Q: I sent the IRS a fax with the information that was requested and I’m still waiting for my refund. Why?

A: “I e-filed my return in January,” one reader emailed. “In March, I got a message saying it’s being reviewed. I faxed what I was told to fax after talking on the phone with an IRS agent. Here we are, going into the month of August, and I still have not received my refund.”

Although faxing a response saves time, compared to mail, it’s still a paper process. "Unfortunately, it could still take a while,” Smith said.

Q: What should I do if I call the IRS or use the “Where’s My Refund?” tool and still can’t find out when my refund will be sent?

A: You may have to visit a Taxpayer Assistance Center (TAC). But even that can be a frustrating endeavor.

“After going through the steps correctly, the only reply I got was, "We cannot provide any information,” one Colorado couple wrote. “We then tried to call the nearest IRS office to us. The Colorado Springs TAC was on the closed list. The Denver office showed as open. Unfortunately, it is closed.”

TACs are operated by appointment only. For a listing of open offices, visit irs.gov, and search for “appointment.” Look for your state, and then review the list to divine which TAC offices are open closest to you and what services are provided. Be aware that some offices listed as open may still be closed.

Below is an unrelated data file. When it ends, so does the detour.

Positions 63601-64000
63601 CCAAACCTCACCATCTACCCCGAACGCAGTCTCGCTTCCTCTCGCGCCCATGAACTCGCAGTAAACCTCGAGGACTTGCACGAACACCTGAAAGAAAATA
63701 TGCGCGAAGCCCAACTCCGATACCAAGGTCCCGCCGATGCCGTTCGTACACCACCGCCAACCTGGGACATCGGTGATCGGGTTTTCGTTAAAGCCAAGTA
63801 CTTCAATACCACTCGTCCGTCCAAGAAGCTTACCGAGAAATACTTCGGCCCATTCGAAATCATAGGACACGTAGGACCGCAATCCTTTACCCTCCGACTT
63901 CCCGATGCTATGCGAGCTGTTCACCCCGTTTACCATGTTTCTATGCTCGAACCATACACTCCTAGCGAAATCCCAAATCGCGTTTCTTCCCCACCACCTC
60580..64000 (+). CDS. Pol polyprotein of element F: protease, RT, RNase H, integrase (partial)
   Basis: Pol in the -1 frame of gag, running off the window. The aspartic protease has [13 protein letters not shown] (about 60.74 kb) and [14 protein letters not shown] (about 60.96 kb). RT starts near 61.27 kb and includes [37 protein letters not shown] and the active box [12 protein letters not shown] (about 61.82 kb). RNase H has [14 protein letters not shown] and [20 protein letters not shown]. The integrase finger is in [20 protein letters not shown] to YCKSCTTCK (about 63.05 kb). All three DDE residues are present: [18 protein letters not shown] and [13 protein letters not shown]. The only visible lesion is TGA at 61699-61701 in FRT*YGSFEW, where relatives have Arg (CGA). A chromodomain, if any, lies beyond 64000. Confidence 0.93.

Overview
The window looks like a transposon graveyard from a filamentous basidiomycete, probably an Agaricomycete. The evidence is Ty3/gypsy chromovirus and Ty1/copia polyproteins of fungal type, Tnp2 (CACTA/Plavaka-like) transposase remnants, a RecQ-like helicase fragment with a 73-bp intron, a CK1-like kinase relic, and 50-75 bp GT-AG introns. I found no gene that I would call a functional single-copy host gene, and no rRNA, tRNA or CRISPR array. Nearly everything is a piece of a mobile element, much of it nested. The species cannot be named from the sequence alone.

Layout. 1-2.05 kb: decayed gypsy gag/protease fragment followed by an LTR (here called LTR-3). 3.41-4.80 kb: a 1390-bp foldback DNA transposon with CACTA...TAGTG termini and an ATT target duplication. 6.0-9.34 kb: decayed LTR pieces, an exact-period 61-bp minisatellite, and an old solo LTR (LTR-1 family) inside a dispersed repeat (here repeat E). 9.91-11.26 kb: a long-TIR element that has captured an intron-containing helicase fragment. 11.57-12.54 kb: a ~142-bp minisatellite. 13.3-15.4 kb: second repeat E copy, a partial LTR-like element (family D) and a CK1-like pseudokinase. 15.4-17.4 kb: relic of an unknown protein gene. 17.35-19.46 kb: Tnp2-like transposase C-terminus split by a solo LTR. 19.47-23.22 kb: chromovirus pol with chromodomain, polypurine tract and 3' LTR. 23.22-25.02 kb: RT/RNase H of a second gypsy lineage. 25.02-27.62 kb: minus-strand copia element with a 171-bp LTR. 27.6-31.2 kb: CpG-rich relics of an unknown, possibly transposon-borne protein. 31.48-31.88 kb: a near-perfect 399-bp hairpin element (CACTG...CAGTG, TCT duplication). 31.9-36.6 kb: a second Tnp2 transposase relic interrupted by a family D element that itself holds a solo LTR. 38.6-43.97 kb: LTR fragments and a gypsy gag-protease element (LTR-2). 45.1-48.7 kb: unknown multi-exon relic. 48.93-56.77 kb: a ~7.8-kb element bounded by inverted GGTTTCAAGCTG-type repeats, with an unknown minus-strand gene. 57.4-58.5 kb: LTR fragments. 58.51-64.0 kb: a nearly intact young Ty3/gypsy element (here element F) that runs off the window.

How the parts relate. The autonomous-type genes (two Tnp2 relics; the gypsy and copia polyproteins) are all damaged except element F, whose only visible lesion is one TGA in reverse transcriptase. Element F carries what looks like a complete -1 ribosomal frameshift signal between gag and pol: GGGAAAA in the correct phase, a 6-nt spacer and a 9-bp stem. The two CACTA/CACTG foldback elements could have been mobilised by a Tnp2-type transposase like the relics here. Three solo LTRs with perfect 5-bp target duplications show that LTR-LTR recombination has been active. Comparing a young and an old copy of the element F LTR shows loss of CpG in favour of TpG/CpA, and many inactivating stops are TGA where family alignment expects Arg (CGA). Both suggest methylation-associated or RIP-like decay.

Q: I had an appointment to go in person to the IRS to verify my identity so I could receive my tax refund. But the appointment was canceled because of covid-19. I haven’t heard anything yet on the next step. What can I do now?

A: The number for scheduling or rescheduling a TAC appointment is 844-545-5640.

“If there is any possible way to resolve the matter over the phone, our representatives will try to do so,” Smith said. “Otherwise, we will set you up with an appointment.”

Q: If the IRS hasn’t processed my return, should I just send a copy of what I filed? What could happen if I mail or e-file again?

A: The big problem with filing the return again is that the IRS may freeze your account. Depending upon the circumstances, the IRS may be able to resolve the matter without contacting you. But other times, there may be a need for a follow-up, causing an even longer delay.

“The process of sorting out which return was first, and then determining whether the second one was just a duplicate versus an attempt at amending or correcting the original return, requires analysis by a human being,” Smith said. “It isn’t computerized. That takes time even in normal circumstances, but with staffing limited due to social distancing concerns, it could take a little bit longer. But we’re actively working these cases, so we have to ask you to be patient.”

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Readers can write to Michelle Singletary c/o The Washington Post, 1301 K St., N.W., Washington, D.C. 20071. Her email address is michelle.singletary@washpost.com. Follow her on Twitter (@SingletaryM) or Facebook (facebook.com/MichelleSingletary). Comments and questions are welcome, but due to the volume of mail, personal responses may not be possible. Please also note comments or questions may be used in a future column, with the writer’s name, unless a specific request to do otherwise is indicated.